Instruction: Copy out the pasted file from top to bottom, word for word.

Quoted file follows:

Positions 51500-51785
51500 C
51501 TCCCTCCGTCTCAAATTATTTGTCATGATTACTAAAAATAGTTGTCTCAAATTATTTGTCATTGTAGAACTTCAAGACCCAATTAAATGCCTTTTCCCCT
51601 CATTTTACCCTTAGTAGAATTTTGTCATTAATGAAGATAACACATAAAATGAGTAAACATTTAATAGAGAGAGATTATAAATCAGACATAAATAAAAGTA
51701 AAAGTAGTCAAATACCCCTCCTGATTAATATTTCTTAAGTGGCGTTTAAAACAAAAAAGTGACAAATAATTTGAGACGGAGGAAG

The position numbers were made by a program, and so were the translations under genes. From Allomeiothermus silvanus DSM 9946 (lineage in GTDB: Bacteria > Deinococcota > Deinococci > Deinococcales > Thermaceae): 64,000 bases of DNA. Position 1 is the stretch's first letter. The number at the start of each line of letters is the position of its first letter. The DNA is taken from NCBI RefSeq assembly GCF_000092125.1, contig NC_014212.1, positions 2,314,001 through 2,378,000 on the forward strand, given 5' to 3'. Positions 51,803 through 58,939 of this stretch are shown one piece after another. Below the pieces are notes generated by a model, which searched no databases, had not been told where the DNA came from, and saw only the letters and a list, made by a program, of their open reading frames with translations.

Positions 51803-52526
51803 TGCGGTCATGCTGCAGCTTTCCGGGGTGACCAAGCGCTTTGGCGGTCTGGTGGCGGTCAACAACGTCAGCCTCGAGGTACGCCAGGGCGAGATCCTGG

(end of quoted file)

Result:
Positions 51500-51785
51500 C
51501 TCCCTCCGTCTCAAATTATTTGTCATGATTACTAAAAATAGTTGTCTCAAATTATTTGTCATTGTAGAACTTCAAGACCCAATTAAATGCCTTTTCCCCT
51601 CATTTTACCCTTAGTAGAATTTTGTCATTAATGAAGATAACACATAAAATGAGTAAACATTTAATAGAGAGAGATTATAAATCAGACATAAATAAAAGTA
51701 AAAGTAGTCAAATACCCCTCCTGATTAATATTTCTTAAGTGGCGTTTAAAACAAAAAAGTGACAAATAATTTGAGACGGAGGAAG

The position numbers were made by a program, and so were the translations under genes. From Allomeiothermus silvanus DSM 9946 (lineage in GTDB: Bacteria > Deinococcota > Deinococci > Deinococcales > Thermaceae): 64,000 bases of DNA. Position 1 is the stretch's first letter. The number at the start of each line of letters is the position of its first letter. The DNA is taken from NCBI RefSeq assembly GCF_000092125.1, contig NC_014212.1, positions 2,314,001 through 2,378,000 on the forward strand, given 5' to 3'. Positions 51,803 through 58,939 of this stretch are shown one piece after another. Below the pieces are notes generated by a model, which searched no databases, had not been told where the DNA came from, and saw only the letters and a list, made by a program, of their open reading frames with translations.

Positions 51803-52526
51803 TGCGGTCATGCTGCAGCTTTCCGGGGTGACCAAGCGCTTTGGCGGTCTGGTGGCGGTCAACAACGTCAGCCTCGAGGTACGCCAGGGCGAGATCCTGG